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This article was published 23/4/2009 (3831 days ago), so information in it may no longer be current.
A funeral and burial service was held today for five-year-old Phoenix Sinclair, who was killed in 2005 by her mother and stepfather.
More than 200 mourners filled the Indian and Metis Friendship Centre for the service for the little girl, who would have celebrated her ninth birthday today.
Her tiny white coffin, covered in pink roses, was surrounded by teddy bears, wreaths and flowers.
Little girls in dresses and little boys wearing ties raced through the hall before the formal service began at 11 a.m. Pastor Tim Campbell led the service, calling it a chance "to grieve and say goodbye."
Liberal leader Jon Gerrard and children's advocate Billie Schibler were among those in attendance, as the mourners listened as the girl’s former foster mother, Kim Edwards, said she misses young Phoenix every day.
Edwards, considered an honorary mother by friends and family, struggled through her eulogy. She remembered Phoenix as a child who was polite, loved to laugh, was bright and so very beautiful.
"She was so affectionate. She had a beauty that radiated," Edwards said as a low sobbing began in the room. "She had skin like a China doll."
The service ended less than an hour after it had begun, grim-faced people filing out into the sunshine. The tiny white box was placed in the back of a hearse and the funeral procession drove slowly away.
Her family buried her at Brookside cemetery yesterday in a properly marked grave. Purple balloons were released as she went into the ground.
The stories of how Phoenix was repeatedly abused, neglected, tortured, confined to a cold basement, starved, forced to eat her own vomit and shot with a pellet gun "for sport" horrified Canadians and led to the first-degree murder convictions of her mother and stepfather. A public inquiry into how badly the child welfare system let down Phoenix is still to be held.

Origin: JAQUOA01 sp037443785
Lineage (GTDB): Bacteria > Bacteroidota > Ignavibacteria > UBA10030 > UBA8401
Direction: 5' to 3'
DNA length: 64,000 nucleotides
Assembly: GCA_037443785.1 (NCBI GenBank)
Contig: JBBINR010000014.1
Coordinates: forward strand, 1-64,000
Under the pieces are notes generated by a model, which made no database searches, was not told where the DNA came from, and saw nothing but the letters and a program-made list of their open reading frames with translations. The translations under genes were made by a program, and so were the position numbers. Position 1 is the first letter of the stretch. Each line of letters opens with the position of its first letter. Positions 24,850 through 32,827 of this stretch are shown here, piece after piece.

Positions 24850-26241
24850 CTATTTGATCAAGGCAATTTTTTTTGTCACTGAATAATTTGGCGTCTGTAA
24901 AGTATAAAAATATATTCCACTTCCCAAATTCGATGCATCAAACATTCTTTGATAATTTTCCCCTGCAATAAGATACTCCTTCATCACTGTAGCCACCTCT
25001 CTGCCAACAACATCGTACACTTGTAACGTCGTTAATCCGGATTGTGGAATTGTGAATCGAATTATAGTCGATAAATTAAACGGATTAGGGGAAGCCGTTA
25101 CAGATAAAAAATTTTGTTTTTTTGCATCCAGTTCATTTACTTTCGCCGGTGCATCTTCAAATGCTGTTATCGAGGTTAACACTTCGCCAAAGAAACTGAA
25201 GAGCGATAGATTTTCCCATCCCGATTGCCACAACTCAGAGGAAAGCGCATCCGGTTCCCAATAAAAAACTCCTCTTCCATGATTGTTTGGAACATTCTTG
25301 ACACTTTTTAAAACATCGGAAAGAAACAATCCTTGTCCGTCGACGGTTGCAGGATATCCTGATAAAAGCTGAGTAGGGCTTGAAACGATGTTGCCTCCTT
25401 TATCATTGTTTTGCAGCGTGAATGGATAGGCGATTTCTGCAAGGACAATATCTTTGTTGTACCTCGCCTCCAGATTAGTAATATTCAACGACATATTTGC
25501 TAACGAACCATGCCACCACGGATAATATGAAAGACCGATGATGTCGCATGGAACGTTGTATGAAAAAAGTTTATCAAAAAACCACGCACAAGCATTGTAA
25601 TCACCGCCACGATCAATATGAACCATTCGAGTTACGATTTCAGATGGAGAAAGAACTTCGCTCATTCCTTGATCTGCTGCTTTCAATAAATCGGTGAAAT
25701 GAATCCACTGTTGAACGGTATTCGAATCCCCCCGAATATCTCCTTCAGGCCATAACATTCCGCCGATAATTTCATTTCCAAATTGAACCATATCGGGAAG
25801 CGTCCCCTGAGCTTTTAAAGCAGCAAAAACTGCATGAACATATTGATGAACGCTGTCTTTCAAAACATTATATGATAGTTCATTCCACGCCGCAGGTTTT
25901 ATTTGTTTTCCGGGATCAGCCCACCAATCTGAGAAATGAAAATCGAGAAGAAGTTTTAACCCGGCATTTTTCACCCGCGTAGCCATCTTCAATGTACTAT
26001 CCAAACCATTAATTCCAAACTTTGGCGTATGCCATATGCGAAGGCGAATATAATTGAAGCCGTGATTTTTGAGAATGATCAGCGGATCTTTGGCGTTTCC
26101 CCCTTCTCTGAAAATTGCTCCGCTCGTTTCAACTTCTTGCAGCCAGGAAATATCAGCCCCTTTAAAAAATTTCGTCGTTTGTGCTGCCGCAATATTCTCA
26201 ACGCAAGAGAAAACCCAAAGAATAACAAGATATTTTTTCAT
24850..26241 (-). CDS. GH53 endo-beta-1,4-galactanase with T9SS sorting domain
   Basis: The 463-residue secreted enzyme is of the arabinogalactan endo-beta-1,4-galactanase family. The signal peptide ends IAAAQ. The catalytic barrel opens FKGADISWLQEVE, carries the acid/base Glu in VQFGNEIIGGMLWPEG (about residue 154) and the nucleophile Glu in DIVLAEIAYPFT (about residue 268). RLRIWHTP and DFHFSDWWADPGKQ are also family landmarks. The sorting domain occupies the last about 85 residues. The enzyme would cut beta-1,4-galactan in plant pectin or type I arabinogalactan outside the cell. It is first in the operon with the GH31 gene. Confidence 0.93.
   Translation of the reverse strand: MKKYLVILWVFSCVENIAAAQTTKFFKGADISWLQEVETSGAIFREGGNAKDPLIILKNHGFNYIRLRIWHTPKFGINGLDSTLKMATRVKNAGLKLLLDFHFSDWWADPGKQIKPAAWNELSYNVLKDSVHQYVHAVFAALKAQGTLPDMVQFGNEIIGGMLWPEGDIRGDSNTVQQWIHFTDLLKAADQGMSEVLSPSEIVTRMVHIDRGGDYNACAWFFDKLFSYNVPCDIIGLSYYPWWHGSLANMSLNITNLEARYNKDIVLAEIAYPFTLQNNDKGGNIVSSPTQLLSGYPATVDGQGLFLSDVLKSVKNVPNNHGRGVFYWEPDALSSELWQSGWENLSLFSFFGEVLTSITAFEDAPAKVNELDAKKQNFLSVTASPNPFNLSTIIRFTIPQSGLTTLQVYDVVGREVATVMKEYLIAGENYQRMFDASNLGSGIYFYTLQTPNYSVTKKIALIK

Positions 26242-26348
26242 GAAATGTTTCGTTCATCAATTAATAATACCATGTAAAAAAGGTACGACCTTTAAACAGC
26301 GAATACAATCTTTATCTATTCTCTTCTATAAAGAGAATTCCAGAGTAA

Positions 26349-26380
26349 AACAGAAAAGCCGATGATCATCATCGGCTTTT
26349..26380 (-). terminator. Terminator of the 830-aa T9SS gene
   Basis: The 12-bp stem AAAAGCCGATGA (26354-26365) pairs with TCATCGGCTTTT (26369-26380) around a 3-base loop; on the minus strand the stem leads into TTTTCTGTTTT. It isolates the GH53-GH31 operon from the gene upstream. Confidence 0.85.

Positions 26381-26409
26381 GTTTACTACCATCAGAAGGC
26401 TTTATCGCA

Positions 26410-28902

In June 2005, after months of abuse, her mother and stepfather beat her one final time and left her to die on the family's cold basement floor. Her body was found at the garbage dump on the Fisher River First Nation, about 200 kilometres north of Winnipeg, in March 2006 after other children in the home told police what happened to Phoenix.
The parents were sentenced to life in prison with no chance of parole for 25 years. They admitted at trial to being responsible for Phoenix's death and the burial of her body near the dump. But they sought lesser convictions of manslaughter. Each pointed the finger at the other, both in court and in jailhouse interviews following their trial.
Phoenix's death shone a light on the devolution of the child welfare system which serves native children in Manitoba. Months after her death, the minister responsible announced the legislation dictating the agencies' mandate would be changed to put child safety as the first consideration ahead of cultural considerations.
— with files from staff, The Canadian Press